Scarce Gems at the Royal Peacock Opal Mine in Nevada
It’s possible you’ve had the pleasure of gazing at an opal or two. But were they black fire opals? Less likely. Very few places in the world produce this extremely rare and mysterious semi-precious gemstone, and the Royal Peacock Opal Mine in Nevada is one of them. Even rarer is the kaleidoscopic kind found only in Virgin Valley, Nevada (the Virgin Valley black fire opal), which is why it’s Nevada’s official gemstone.
Other varieties of opal can be found in Virgin Valley, including pink, white, moss, and lemon, but the star of the show here is of course the black fire opal. These unique and magnificent gems were produced nearly 14 million years ago, when volcanic activity was high in the region. An ancient lake covered most of the area, which was filled by a tremendous amount of volcanic ash, which covered an abundance of limbs, twigs, and other rotting woods. Heat and pressure then formed a silica gel that percolated through the ash and filled various cavities, which over time, eventually hardened into a spectacular variety of opals.
The amount of opals mined in the Virgin Valley is enough to impress, but the size of these opals uncovered in the region is what’s truly extraordinary. More than a quarter million carats of precious fire opals have been extracted from the Royal Peacock mines over the last 25 years, and 130-pound opals—the size of actual logs—have been extracted from the mine. Among the whoppers that have been extracted at Royal Peacock were a 52-carat black fire opal in 1992, and a 169-carat monster in 1979. In total, millions of dollars of opals have been taken from the Virgin Valley, which comprises several commercial operations and more than 200 private claims.
Nevada Opals, All in the Family
The Royal Peacock Opal mine has been a family affair since officially opening for business in 1981. Since then, the mine has been open to the public as a pay-to-dig mine, and has produced extremely rare and beautiful Nevada opals for countless visitors. Originally a buckaroo in southeastern Idaho and northwestern Nevada, Royal Peacock owner Harry Wilson spent the majority of his time in the field, eventually turning into somewhat of a rockhounding hobbyist. The reason? Harry and other ranchers would uncover mysterious glimmering stones and trade them for a shot of whiskey here or there.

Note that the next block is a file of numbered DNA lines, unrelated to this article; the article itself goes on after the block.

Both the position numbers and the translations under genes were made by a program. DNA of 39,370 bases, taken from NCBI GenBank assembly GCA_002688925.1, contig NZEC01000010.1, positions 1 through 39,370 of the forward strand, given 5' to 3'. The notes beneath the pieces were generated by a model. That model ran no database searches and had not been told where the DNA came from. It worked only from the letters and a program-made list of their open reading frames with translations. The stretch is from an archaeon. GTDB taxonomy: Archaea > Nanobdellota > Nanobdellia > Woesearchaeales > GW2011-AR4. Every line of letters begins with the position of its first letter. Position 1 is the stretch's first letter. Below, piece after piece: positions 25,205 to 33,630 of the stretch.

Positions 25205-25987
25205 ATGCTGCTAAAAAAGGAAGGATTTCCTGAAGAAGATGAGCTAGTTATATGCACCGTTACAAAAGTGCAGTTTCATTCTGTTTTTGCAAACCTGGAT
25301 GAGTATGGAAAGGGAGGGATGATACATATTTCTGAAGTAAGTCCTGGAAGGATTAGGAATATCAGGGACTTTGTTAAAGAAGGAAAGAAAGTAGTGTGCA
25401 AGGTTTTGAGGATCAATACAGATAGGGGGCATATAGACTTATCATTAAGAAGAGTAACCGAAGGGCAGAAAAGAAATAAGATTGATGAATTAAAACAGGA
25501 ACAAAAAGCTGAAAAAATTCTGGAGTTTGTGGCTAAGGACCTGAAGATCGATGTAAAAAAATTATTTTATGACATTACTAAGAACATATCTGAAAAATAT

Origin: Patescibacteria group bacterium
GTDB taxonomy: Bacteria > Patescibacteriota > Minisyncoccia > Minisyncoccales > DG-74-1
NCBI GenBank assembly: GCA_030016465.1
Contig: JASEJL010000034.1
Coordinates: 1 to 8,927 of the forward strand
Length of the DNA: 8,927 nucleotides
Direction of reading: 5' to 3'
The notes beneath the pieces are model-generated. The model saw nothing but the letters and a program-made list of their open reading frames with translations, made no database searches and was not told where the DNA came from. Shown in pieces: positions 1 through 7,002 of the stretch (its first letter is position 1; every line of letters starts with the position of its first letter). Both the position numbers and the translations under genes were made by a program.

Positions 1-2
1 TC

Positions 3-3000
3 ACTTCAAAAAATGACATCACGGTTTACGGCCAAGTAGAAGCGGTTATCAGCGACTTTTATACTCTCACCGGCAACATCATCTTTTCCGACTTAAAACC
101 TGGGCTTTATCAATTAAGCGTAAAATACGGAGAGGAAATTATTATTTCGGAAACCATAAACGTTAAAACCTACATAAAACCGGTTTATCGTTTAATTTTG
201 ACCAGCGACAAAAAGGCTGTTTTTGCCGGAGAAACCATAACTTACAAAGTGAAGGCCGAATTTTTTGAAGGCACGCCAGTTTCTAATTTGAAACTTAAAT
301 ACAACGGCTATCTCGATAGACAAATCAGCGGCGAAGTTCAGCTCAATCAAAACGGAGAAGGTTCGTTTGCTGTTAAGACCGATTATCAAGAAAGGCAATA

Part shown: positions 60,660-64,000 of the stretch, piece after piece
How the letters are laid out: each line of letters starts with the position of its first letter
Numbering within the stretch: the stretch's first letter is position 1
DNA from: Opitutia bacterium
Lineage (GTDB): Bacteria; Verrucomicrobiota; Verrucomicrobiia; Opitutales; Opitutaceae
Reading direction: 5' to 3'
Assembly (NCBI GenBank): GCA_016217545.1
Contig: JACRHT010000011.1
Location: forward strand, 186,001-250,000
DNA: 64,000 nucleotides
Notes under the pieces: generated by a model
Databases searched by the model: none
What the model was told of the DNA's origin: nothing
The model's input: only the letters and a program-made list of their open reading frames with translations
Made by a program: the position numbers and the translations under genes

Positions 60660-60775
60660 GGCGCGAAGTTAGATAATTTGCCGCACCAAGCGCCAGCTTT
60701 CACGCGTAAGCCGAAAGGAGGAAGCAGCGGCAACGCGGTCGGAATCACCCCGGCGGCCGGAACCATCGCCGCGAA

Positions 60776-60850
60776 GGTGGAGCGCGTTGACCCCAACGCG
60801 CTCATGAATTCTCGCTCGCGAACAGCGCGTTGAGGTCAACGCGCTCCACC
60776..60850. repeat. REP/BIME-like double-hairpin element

Eventually, Harry purchased a homestead, working massive cattle operations in Oregon and California, but spent a lot of time in Virgin Valley, Nevada. By 1944, he realized that these sparkling specimens they had found were opals, and there in fact was an opal mine in the area. Along with his wife Joy, Harry purchased the Royal Peacock Opal Mine. The Wilsons continued to operate their cattle ranch out of the region, and it has since been surrounded by the Sheldon National Wildlife Refuge. Today, the ranch is operated by Harry and Joy’s children, Walt, Angie, and Julie.
Dig for Peacock Opals in Virgin Valley, Nevada
Doubling as Nevada’s state gemstone, rock hounding enthusiasts flock to this rugged and extremely remote area of Nevada to try their luck at mining their own black fire opals. While the mine formerly operated on a commercial scale, the Royal Peacock Opal Mine is open to hobbyist rockhounders today. Visitors must check in at the gift shop prior to digging, and will be presented with a few different types of mining to choose from.
- Bank Digging: This is the more difficult mining style of the two offered, but often produces more sizable and valuable opals. What’s involved? Knocking fresh material from the bank, typically with a pick or rock hammer. The experts at Royal Peacock Opal Mine will tell you if you sound like you’re hitting glass, you’ve probably struck an opal. Next, work on using small hand tools to gingerly dig the fragile specimen out.
- Raking the Tailings: The second mining style is less expensive and less strenuous, and visitors will often end up with a few opals to head home with. Often, bank diggers will knock sizable opals loose without realizing it, leaving the tailing miners uncovered bounty.
Get to Know the Virgin Valley
Virgin Valley, Nevada is ruggedly remote, meaning a trip out here is probably going to be an overnight affair. Self-contained campers find true bliss at Virgin Valley Campground, a free, semi-primitive facility with drinking water and both a warm spring-fed pool and warm spring-fed, Civilian Conservation Corps-built bathhouse with showers. But to be right there at the center of the action, the Royal Peacock RV Park is your jam. Visitors can take their pick from a furnished cabin with nearby restrooms, or a more modern accommodation called “The Trailer With Running Water.” Both options are completely furnished with A/C and heat, and have small kitchens and living areas. Otherwise, take your pick at one of the many tent camping sites or RV spots, which have full hookups, laundry, and a shower.
The Royal Peacock Opal Mine is open seasonally from May 15 thru October 15, weather permitting. Reservations are not required, but please check in at the on-site gift shop prior to digging.
Bank digging typically runs $190 per person for day, where raking the tailings is $75 per person, per day. Rockhounding tools are also available for rent, including picks, shovels, rakes, screens, hard hats, gloves, and more. For the most current information on pricing (subject to change), get in touch with Royal Peacock Opal Mines directly at (775) 941-0374.